Toops hits 25 years of advocating for public housing

Fort Madison Housing Authority Director Pati Toops was recently honored for her years of service and advocacy to the housing needs of low-income, senior and the physically and mentally disabled in Lee County. She is closing in on 25 years with FMHA. Photo by Chuck Vandenberg/PCC


FORT MADISON – Rolling up on 25 years, Pati Toops has been touting the need to keep public housing viable in Fort Madison.

The local director of the Fort Madison Housing Authority has been advocating for housing for the low income, senior, and physically or mentally disabled residents of Fort Madison.

With close to 134 units, the FMHA has a $600,000 budget and Toops said she gets everything out of the budget she can muster.

She says with the housing authority budget being included in the Department of Defense, budgets are always of concern and any cuts have a huge impact locally. To keep congressional eyes on the situation, Toops and FMHA commissioner Rebecca Bowker trek regularly to state and national conferences to keep lawmakers informed of what is going on locally.

“The budget is always a concern. HUD falls into the department of defense. It’s always a fight to support our community,” Toops said. “Increases in defense spending always give us a red flag. Washington D.C. is a crazy place right now and it’s anybody’s guess what’s going to happen.”

She said because so much of her budget comes from federal resources, she stays engaged with Iowa’s congress people to make sure the message is current.

“I’m involved regionally and nationally to keep our congress informed that we need them. Just to remind them that we’re here at home trying to make sure those people have a place to live and a roof over their heads,” she said.

The budget is formulary and subsidies are based on tenants’ age, occupancy, rental capacity, etc.

Toops was recently honored with a Housing Achievement Award given by the state for her years of advocacy and service.

One of her biggest hurdles now getting a full board of commissioners. Toops said she’s been running one short for more than a year and really has been operating two short due to lack of attendance by another member.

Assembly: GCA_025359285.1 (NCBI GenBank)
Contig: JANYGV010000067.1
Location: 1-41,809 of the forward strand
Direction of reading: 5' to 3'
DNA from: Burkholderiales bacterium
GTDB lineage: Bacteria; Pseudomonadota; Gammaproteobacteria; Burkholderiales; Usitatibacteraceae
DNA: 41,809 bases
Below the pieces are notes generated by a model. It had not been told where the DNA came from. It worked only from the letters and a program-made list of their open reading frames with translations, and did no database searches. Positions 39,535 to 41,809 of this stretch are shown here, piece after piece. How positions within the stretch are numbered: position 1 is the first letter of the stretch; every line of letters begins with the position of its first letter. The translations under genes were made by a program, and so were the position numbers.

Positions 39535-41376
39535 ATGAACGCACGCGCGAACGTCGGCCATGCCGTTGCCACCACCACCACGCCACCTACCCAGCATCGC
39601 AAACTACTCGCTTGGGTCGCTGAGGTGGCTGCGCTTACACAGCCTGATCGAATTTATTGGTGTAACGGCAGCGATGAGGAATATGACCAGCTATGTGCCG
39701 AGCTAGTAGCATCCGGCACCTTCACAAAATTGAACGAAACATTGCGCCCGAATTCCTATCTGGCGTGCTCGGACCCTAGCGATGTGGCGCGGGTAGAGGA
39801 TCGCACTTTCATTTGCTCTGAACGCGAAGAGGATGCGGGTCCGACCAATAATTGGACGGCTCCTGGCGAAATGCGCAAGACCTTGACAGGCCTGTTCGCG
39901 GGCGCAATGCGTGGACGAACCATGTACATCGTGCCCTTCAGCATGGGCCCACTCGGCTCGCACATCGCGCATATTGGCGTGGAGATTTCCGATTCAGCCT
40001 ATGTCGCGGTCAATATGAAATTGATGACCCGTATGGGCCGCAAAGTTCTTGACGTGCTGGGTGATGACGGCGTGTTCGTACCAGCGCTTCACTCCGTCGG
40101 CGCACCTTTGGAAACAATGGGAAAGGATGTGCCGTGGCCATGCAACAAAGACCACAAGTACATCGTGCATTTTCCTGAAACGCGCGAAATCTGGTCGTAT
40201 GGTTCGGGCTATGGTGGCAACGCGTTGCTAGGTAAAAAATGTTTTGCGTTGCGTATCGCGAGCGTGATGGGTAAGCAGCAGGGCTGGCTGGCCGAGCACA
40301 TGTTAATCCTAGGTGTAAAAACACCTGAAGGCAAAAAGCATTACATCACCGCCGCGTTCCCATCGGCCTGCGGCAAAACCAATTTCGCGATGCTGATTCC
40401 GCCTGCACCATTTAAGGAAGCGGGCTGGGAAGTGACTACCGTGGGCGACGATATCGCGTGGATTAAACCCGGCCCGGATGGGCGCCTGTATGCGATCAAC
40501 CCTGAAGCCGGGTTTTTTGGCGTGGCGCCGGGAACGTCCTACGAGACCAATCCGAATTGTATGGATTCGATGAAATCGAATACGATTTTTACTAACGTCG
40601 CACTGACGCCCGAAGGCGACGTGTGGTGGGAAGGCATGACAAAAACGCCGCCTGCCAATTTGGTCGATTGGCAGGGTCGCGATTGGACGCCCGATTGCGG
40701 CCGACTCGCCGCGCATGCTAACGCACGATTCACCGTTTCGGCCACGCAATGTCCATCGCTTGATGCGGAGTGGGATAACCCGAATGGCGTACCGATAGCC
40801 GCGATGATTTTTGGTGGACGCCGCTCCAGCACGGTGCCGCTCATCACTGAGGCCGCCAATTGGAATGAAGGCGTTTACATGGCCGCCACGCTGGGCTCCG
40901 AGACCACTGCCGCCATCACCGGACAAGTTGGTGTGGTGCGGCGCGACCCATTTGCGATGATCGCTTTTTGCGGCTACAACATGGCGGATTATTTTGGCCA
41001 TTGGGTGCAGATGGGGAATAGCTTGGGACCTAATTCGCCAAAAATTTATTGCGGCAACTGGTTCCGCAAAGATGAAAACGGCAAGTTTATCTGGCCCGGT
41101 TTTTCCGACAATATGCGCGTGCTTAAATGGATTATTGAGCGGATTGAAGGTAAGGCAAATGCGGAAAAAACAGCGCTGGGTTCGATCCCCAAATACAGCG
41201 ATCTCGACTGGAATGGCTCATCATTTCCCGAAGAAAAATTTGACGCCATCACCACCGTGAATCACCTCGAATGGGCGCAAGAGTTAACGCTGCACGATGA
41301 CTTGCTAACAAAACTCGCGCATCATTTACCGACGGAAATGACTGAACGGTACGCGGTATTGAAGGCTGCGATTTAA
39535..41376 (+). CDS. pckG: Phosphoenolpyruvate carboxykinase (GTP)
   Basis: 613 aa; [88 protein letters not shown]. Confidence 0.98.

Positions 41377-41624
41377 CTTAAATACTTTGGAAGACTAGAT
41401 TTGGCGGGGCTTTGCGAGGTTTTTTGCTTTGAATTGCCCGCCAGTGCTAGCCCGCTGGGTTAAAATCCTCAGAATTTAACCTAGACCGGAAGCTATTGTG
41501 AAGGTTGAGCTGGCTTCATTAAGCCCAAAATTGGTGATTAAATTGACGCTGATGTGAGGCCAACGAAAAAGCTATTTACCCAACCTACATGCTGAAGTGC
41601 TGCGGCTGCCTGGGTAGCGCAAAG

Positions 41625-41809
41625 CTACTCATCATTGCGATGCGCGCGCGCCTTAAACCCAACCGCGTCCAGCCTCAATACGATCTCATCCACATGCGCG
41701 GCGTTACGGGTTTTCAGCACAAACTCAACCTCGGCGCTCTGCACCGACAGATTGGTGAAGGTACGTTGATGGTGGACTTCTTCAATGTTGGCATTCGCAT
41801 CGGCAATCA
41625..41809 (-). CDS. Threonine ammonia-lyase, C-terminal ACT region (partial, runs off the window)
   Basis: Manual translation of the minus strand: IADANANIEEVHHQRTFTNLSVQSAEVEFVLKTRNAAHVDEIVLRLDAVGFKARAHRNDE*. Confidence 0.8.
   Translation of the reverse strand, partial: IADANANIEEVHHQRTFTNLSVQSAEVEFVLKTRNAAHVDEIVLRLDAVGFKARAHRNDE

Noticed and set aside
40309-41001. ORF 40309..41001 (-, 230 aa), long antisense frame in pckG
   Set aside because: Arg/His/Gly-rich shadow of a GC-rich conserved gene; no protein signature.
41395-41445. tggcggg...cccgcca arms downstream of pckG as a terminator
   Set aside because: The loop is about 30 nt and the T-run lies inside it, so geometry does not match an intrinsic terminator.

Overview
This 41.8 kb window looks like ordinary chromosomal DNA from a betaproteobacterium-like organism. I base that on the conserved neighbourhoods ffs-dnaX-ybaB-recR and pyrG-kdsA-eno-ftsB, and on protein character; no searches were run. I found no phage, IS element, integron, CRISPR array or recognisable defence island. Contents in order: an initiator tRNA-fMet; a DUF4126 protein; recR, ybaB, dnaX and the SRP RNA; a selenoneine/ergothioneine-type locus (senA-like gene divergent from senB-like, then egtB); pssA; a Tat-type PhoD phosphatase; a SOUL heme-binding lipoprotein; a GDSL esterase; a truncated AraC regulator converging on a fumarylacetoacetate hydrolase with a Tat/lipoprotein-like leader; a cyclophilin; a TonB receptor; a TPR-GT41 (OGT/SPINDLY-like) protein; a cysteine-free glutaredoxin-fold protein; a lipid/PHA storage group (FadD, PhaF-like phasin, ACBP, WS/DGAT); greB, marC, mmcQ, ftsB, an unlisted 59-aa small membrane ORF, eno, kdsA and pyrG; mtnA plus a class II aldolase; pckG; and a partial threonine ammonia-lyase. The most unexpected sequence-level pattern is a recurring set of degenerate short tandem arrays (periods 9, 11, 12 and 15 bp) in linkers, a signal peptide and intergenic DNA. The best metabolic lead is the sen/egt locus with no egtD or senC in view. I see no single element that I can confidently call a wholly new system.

“I have a real need for commissioners. The City Council and mayor appoint them and I’m supposed to have five, but I’ve been short for more than a year and one that doesn’t show up regularly. I like to share with my board what’s going on so they can keep tabs on what’s happening. But I really would like to have those positions filled.”

She said two other hurdles she is facing now are transportation and child care. Transportation for residents in the program is limited to SEIBUS for people to get to and from work, which she says is a shortfall. Getting children to and from day care is also an issue.

“If we could get those two issues taken care of that would be a big help. We have issues getting people to work and getting children to day care and if we could get that taken care of that would help us a lot.”

The FMHA has the Hillview Village center on 48th Street, 54 family housing units, and several units they manage as part of the Lee County Housing Initiative that provides homes for the mentally challenged. The FMHA manages those units for the county who owns the properties. The FMHA also oversees Section 8 housing which is local apartments where rent is subsidized by the federal government.

Bowker said she was surprised at how much Toops handles compared to the larger housing authorities in the country.

“One of the things I didn’t realize until I went to DC was that big housing authorities like Chicago or New York have a staff to handle regulations and paperwork. But the same paperwork they have to do, she’s had to do here so we wanted to push to give some of the smaller authorities some relief,” Bowker said. “I’ve always been impressed with Pati and her ability to manage that and deal with the tenants.”

Toops said that is also a message that tries to share on her trips to the capitol and visits with Iowa’s senator and representatives.

“I wear all the hats, whereas in the Chicago Housing Authority, the director oversees and says you do this and you do that, but that’s not the way it works here,” she said.

“We always try to make sure we bring the personal stories out there. If you cut this – or do that – this is the impact that will have on these local people.”

Toops said she believes cuts to the program are coming, but it’s nothing different than the cyclical changes that have been part of the business for the past 25 years. Bowker said it’s a stark reality that budget cuts will leave an impact on local housing needs.

“If Washington D.C. makes decisions to cut her budget, that’s 60 landlords that won’t be paid. 60 families that may get evicted,” Bowker said. “To me that’s a huge deal. This generation was made to believe that social security and government housing was going to take care of them when they became elderly and now the government is failing them because social security is not enough to live on and they can’t afford a place to live. Without this you’re going to have homeless elderly in FM. What happens in Washington really does effect FM locally and personally. If I could beat something into people’s heads it would be that.”

Toops said she’s been dealing with these kinds of changes for a quarter century and it’s just a matter of staying focused and remembering why you do it.

“Remember what you’re doing, why you do it, and who you’re serving and taking care of,” she said. “Try to get rejuvenated once a in a while with your successes and you see people you’ve helped get out of the program. Maybe you see someone working at a store or a nurse is taking your blood pressure that used to be in the program and you say ‘Alright, she’s doing ok’.”

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